New Orleans has always been a city that championed the arts and celebrated culture. This has led to a healthy gay social scene, drawing many LGBTQ artists and performers to the French Quarter. But the real reason folks flock to New Orleans, and in particular Bourbon Street, is for the parties. What started as a small house party in the Treme has grown to an infamous happening – Southern Decadence. The event draws more than 180,000 mostly LGBT partiers to New Orleans. Decadence is one of the city’s top five tourist events, right up there with Mardi Gras and Jazz Fest. But it’s not all just about Bourbon Street. New Orleans has so much to offer. Next time you’re in the Big Easy, take some time to enjoy the other offerings beyond Bourbon Street.
1. Area Plantations Back in the day when New Orleans was home to more millionaires than any other city in the country, back when cotton was king, the Antebellum plantations along River Road dominated. Today, they are now tourist attractions and they offer a glimpse into the city’s past.
Each plantation offers its own snapshot into the region’s agrarian history and most are within easy driving distance from New Orleans. Some of the plantations have restaurants and even overnight accommodations (for those who want the full historical experience, sans the actual manual labor).
2. Cemeteries The city of New Orleans is built below sea level, so you can only imagine that burying the dead became a problem for the earliest residents of the city. To overcome this topographical obstacle, residents began to entomb the departed in elaborate marble chambers above ground, which are now one of the city’s most lingering attractions. Wander the purported resting places of voodoo queen Marie Laveau, musician Al Hirt and Civil War general P.G.T. Beauregard, all residents of what is known in New Orleans as the Cities of the Dead. Many offer guided tours, others you can explore on your own…if you dare.
3. Museums Museums aren’t for everyone, but in a city filled with such a rich history and diverse culture, the museums offer an opportunity to learn the stories behind Mardi Gras, Indian costumes and culture, and immersion in the largest collection of Southern Art. Walk in the footsteps of America’s Greatest Generation at the world famous World War II Museum – in New Orleans, you’ll find endless places to explore and learn. Art, History, Family/Children’s, Historic Homes, Mardi Gras, Nature, Multicultural, Religious…there’s a bit of everything.
4. Historic Buildings & Homes Discover a portal into New Orleans history by touring the homes, drawing rooms, gardens and courtyards of some of the nation’s oldest original French, Spanish and American architecture. Whether you’re visiting a Creole cottage in the Treme or a grand plantation home, these homes are living memories of lives lived and lessons left behind.
5. Parks City parks in New Orleans are essentially extended backyards that offer entertaining places to picnic and barbeque, or just enjoy a lazy afternoon. All the parks are easily accessible by walking, streetcar or bike. The Spanish Plaza, dedicated by Spain in 1976 to the city in remembrance of their common historical past and as a pledge of fraternity in the future has a fountain surrounded by the seals of the provinces of Spain as its focal point, which also makes for a great meeting spot. Tucked behind Audubon Zoo across the Mississippi River levee, (known by locals as) “The Fly”, a waterfront portion of Audubon Park is a great spot to relax and take a breath from the hustle and bustle of New Orleans. Folks come out here to hang out, toss a Frisbee, have a crawfish boil, barbecue, or watch the sun go down over the river.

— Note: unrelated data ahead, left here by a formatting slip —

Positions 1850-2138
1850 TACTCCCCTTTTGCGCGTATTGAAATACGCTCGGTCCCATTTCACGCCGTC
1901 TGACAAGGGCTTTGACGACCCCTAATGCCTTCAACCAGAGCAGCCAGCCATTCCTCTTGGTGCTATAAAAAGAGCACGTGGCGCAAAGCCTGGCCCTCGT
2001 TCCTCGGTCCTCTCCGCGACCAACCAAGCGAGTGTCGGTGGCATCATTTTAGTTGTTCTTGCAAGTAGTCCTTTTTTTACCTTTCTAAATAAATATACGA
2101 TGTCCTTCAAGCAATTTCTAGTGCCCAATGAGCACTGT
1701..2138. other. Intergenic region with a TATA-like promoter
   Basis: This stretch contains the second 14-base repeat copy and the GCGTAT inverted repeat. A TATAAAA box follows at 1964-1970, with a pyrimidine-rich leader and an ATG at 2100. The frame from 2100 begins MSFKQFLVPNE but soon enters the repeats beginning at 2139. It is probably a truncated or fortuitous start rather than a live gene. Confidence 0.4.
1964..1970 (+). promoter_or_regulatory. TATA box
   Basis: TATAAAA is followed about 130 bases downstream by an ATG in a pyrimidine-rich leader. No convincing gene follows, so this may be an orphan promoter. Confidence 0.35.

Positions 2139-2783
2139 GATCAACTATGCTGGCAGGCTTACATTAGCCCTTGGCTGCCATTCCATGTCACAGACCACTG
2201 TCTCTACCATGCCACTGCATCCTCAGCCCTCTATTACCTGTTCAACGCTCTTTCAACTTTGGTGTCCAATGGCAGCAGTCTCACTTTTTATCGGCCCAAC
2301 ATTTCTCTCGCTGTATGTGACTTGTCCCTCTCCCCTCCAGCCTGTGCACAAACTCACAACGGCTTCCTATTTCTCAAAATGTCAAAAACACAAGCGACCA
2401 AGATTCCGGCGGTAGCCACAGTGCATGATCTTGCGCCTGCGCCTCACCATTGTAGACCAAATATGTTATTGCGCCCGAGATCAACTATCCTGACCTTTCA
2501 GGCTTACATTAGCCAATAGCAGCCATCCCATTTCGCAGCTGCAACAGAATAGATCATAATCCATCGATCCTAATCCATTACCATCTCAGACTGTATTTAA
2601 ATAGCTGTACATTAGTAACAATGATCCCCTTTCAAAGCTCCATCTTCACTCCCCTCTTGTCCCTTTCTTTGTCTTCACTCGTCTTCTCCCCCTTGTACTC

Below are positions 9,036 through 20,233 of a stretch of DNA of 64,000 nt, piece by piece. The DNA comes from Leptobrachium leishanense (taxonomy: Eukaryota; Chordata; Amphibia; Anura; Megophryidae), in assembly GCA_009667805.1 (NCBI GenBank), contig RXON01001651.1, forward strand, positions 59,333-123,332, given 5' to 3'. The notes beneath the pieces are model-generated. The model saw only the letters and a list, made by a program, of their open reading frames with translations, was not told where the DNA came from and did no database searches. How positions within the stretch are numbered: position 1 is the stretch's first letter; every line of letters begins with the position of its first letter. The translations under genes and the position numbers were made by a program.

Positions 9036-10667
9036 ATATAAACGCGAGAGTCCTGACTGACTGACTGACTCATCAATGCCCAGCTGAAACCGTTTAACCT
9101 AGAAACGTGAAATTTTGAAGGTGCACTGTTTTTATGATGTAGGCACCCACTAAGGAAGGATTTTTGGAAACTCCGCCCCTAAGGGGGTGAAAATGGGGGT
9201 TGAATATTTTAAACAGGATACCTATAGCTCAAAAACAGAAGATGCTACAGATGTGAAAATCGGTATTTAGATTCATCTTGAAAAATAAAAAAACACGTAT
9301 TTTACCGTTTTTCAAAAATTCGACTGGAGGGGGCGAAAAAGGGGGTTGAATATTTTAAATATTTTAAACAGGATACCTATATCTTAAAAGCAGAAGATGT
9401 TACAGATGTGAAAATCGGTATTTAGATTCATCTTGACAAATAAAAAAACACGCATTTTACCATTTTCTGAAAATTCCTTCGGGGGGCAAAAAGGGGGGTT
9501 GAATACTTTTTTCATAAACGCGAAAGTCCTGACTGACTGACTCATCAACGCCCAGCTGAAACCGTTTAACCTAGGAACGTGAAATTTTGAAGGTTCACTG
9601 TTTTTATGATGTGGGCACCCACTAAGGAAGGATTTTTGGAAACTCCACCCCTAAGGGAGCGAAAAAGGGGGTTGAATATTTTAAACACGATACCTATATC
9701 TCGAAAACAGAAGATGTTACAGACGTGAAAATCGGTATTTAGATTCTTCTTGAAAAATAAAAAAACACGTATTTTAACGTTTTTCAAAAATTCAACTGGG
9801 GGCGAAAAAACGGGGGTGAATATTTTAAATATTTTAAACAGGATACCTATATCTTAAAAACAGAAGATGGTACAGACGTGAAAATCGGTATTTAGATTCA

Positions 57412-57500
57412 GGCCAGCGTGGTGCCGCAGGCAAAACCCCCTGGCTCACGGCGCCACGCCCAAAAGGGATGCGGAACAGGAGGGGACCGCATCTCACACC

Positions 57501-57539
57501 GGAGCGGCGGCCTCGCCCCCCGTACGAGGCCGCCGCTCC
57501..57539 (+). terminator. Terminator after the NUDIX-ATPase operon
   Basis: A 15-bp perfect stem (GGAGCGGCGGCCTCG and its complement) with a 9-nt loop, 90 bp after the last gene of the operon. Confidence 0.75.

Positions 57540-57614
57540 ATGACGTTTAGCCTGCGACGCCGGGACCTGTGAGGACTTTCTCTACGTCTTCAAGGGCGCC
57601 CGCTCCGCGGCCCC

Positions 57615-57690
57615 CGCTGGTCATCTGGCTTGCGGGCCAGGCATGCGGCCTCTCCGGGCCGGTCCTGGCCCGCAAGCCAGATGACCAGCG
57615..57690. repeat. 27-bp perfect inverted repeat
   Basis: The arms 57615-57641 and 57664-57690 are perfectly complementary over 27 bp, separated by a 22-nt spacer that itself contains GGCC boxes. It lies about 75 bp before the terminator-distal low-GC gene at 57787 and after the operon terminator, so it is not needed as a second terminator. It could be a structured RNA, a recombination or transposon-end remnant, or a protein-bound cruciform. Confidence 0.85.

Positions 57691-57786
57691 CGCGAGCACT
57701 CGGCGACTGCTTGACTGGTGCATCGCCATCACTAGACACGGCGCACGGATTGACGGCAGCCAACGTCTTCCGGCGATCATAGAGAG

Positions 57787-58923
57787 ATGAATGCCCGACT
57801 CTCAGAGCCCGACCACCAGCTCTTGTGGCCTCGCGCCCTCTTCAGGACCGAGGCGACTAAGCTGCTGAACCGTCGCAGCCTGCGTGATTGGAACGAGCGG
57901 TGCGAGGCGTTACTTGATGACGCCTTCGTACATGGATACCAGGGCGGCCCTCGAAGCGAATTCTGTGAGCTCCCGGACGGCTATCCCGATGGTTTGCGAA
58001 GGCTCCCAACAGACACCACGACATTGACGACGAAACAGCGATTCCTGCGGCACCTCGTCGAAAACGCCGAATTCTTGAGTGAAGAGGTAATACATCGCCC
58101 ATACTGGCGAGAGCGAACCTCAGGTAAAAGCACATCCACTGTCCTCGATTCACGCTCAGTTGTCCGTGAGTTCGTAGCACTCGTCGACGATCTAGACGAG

Palmer Park is a 5.6-acre park full of greenery located Uptown at the intersection of Claiborne Ave. & Carrollton Ave. The park is family friendly with a playground and monthly art fairs. It also is the home to many festivals, concerts and tours. Fulton Street is home to the 25,000-square-foot Fulton Square, an outdoor event space that plays host to block parties, concerts and special events. Woldenberg Park is great for biking, walking, jogging or just to sit back and relax next to the mighty Mississippi River.
6. Churches of Historical and Architectural Interest Historic places of worship, whatever their persuasion, tell stories of neighborhoods and the diverse population that has shaped the New Orleans we see today. Settled as a Catholic city, New Orleans is home to Cathedral-Basilica of St. Louis King of France, the oldest Catholic cathedral in continual use in the United States as well as St. Augustine Church in Treme, celebrating freedom from oppression. There are also Jewish synagogues, Islamic Mosques, Hindu shrines and small voodoo temples.
Where To Stay: NOPSI Hotel
Located in the heart of the Crescent City’s vibrant and convenient Central Business District, NOPSI is just two blocks from Canal Street and the bustling French Quarter. The guest room design presents refined furnishings and décor at the highest levels of luxury, all uniquely inspired by the building’s industrial history. Their restaurant, appropriately named “Public Service,” features a menu that honors the Gulf Coast’s hard-working fishermen and farmers. NOPSI Hotel also features a shimmering rooftop pool and bar, with an incredible city view.
DID YOU KNOW? LGBT rights were recognized by New Orleans City Council in 1991, with the passing of a gay non-discrimination ordinance. In 1997, Louisiana earned the distinction of being the first state in the Deep South to pass a hate crimes law that covered sexual orientation, and New Orleans Mayor Marc H. Morial extended domestic partner benefits to city employees. And, in 1998, New Orleans became one of the earliest cities to add gender identity to its list of groups protected from discrimination.
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